Had the national reaction been one of across-the-board shock, horror and outrage, it might have been possible to restore the American ancien regime of free speech and free elections on a firmer grounding than it had enjoyed in at least a generation. In this path not taken, the Congress would have reassembled that very night, not just to affirm Joe Biden’s election, but to impeach, convict, and remove from office the extremely dangerous man who had incited these events. He should have been evicted from the White House by U.S. Marshals, or perhaps the U.S. Marines, and jailed awaiting trial for attempting to overthrow the U.S. government. Instead, of course, he was allowed the continue profaning the Executive Mansion for two more weeks, while the party he had suborned and corrupted blocked all attempts to hold him to account, generating contradictory outrageous lies that the mob that sacked the Capitol had been left-wingers in disguise, or merely harmless tourists who did no damage worth mentioning. In this, most were probably faithfully representing the radicalized constituents who had elected them, while the fact that most were holdovers from the old Republican Party who had remade themselves as sycophants of the fascist New Order helped obfuscate the sharpness of their break with the American past.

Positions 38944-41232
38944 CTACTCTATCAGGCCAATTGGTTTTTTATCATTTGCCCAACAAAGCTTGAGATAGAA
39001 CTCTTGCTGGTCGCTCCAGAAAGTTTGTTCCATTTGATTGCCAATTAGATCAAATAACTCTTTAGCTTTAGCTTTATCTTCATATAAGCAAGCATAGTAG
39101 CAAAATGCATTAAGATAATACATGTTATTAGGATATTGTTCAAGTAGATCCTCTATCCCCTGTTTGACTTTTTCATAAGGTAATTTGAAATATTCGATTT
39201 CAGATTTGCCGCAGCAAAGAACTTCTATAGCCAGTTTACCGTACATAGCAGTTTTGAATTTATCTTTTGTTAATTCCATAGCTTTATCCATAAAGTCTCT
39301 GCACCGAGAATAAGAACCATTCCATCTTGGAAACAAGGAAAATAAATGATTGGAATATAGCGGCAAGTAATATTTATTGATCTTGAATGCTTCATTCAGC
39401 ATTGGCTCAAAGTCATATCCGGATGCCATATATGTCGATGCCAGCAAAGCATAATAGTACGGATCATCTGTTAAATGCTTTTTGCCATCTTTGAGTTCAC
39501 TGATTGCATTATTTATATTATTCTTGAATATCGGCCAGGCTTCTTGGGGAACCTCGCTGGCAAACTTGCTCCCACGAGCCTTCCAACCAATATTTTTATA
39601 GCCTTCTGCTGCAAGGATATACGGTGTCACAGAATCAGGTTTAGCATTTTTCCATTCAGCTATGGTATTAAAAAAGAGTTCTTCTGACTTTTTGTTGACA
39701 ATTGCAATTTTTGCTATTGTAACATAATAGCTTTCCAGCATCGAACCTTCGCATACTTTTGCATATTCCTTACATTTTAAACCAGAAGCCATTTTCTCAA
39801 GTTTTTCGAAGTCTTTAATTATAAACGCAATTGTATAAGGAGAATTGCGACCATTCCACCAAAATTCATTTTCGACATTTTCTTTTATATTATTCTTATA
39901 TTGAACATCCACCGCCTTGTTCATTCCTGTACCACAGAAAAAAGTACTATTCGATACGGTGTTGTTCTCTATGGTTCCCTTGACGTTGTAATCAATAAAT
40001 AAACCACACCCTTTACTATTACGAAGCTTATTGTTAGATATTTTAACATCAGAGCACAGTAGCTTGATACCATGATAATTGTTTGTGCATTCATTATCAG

Once the new administration assumed office, it quickly became clear that the justice system was not even going to make individual members of the mob face any serious consequences. One defendant was even allowed to go on vacation to Mexico while charges were pending! Other judges have talked a good game, but sentences have ranged from probation to a couple of years in the federal pen for the “most serious” offenders. It’s as if somebody has consciously decided to treat the whole thing like a frat party that got out of hand, with punishments more suitable to juvenile delinquents than to an armed, fascist mob that almost massacred scores of elected officials. This strategy of avoidance and minimization will presumably be extended to bigger fish like Steve Bannon, who is probably right to sneer at the charge of contempt of Congress; he’s barely any likelier to ever see the inside of a prison cell than his quondam boss.